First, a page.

The next step in the proposed US$50 billion ($73.5 billion) merger of Fiat Chrysler (FCA) and the PSA Group could be complete by the end of 2019.
According to internal emails seen by Reuters and Automotive News, the PSA Group and FCA have formed multiple working groups to come up with a legally-binding memorandum of understanding (MOU) for the merger.
The document, which could be signed by Christmas this year, will set the formal merger process into full swing. PSA reportedly believes it will take between 12 and 14 months to complete the merger once the singing ceremony is done.
If this timeline holds up, the new automaker, which will be formally incorporated and headquartered in the Netherlands, will begin life in either late 2020 and 2021.
The combined FCA-PSA would be the fourth largest automaker by volume, and have a significant presence in Europe, Latin America and North America.
It will also be home to a dizzying array of brands, including Fiat, Alfa Romeo, Lancia, Maserati, Chrysler, Jeep, Dodge and Ram on the FCA side, and Peugeot, Citroen, DS, Opel and Vauxhall from the PSA Group.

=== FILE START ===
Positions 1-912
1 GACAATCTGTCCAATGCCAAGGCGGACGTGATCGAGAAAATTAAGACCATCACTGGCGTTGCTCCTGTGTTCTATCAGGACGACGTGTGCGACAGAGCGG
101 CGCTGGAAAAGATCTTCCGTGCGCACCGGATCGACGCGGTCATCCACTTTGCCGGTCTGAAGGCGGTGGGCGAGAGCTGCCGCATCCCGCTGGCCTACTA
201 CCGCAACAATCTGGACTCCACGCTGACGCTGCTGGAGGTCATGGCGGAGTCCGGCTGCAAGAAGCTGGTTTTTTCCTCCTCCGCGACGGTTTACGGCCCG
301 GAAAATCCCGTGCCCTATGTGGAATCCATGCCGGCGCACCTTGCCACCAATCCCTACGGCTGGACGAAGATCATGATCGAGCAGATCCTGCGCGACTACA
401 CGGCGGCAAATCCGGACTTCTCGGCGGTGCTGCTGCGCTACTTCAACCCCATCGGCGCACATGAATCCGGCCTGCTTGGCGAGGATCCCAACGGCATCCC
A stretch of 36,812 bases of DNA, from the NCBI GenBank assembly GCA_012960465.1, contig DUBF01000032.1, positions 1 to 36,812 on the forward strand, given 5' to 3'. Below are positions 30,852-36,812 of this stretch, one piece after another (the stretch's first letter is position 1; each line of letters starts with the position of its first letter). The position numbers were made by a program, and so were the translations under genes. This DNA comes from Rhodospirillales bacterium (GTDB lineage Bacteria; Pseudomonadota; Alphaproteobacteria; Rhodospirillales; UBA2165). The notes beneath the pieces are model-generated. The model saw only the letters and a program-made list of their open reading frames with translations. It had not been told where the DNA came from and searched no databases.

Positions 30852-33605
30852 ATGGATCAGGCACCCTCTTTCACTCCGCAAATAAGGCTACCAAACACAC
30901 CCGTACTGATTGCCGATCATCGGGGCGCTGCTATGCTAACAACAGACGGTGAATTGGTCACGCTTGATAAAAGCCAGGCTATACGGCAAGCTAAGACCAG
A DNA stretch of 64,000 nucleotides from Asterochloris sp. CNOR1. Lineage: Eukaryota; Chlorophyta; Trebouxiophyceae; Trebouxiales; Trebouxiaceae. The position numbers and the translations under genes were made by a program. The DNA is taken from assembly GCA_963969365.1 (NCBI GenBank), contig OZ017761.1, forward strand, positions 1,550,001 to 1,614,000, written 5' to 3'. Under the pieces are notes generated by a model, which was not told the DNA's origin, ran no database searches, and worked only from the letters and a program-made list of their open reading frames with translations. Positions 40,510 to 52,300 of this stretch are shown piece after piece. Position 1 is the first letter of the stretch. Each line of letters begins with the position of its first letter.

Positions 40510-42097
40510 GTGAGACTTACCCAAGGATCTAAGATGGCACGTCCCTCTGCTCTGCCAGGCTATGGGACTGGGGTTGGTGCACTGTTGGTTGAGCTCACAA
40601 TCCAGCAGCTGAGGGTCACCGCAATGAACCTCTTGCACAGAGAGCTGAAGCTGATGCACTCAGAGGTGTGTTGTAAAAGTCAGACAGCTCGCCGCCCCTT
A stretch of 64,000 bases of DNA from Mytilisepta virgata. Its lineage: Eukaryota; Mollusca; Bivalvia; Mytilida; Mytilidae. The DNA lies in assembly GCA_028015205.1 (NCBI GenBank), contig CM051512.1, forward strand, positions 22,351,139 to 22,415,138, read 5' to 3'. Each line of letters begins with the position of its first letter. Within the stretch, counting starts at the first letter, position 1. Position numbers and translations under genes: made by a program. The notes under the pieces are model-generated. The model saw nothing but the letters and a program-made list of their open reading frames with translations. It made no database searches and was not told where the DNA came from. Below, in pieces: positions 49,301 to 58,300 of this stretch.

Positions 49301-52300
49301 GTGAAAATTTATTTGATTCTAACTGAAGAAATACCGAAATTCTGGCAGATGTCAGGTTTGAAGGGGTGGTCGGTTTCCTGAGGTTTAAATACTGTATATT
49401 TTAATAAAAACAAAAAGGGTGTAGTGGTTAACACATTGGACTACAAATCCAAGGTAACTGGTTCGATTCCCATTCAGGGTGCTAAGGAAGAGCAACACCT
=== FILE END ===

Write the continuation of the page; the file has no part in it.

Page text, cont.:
Although a PSA man will be in charge of the new firm, both PSA and FCA will be equally represented on the board of directors, and shareholdings will be split 50/50 between the two.
Internal emails seen by the news services have touted the merger as a "fundamental opportunity for the global development of PSA and FCA", and will create a new automaker to "occupy a position of global leadership in the sustainable mobility sector to meet the needs of all types of customers".
Leaders from both sides have reminded employees "FCA and PSA will remain competitors until the merger process is completed".
The European Union has been vigorously policing anti-competitive corporate behaviour. In April it charged BMW, Daimler and the Volkswagen Group for colluding to prevent the roll out of improved emissions reduction technology.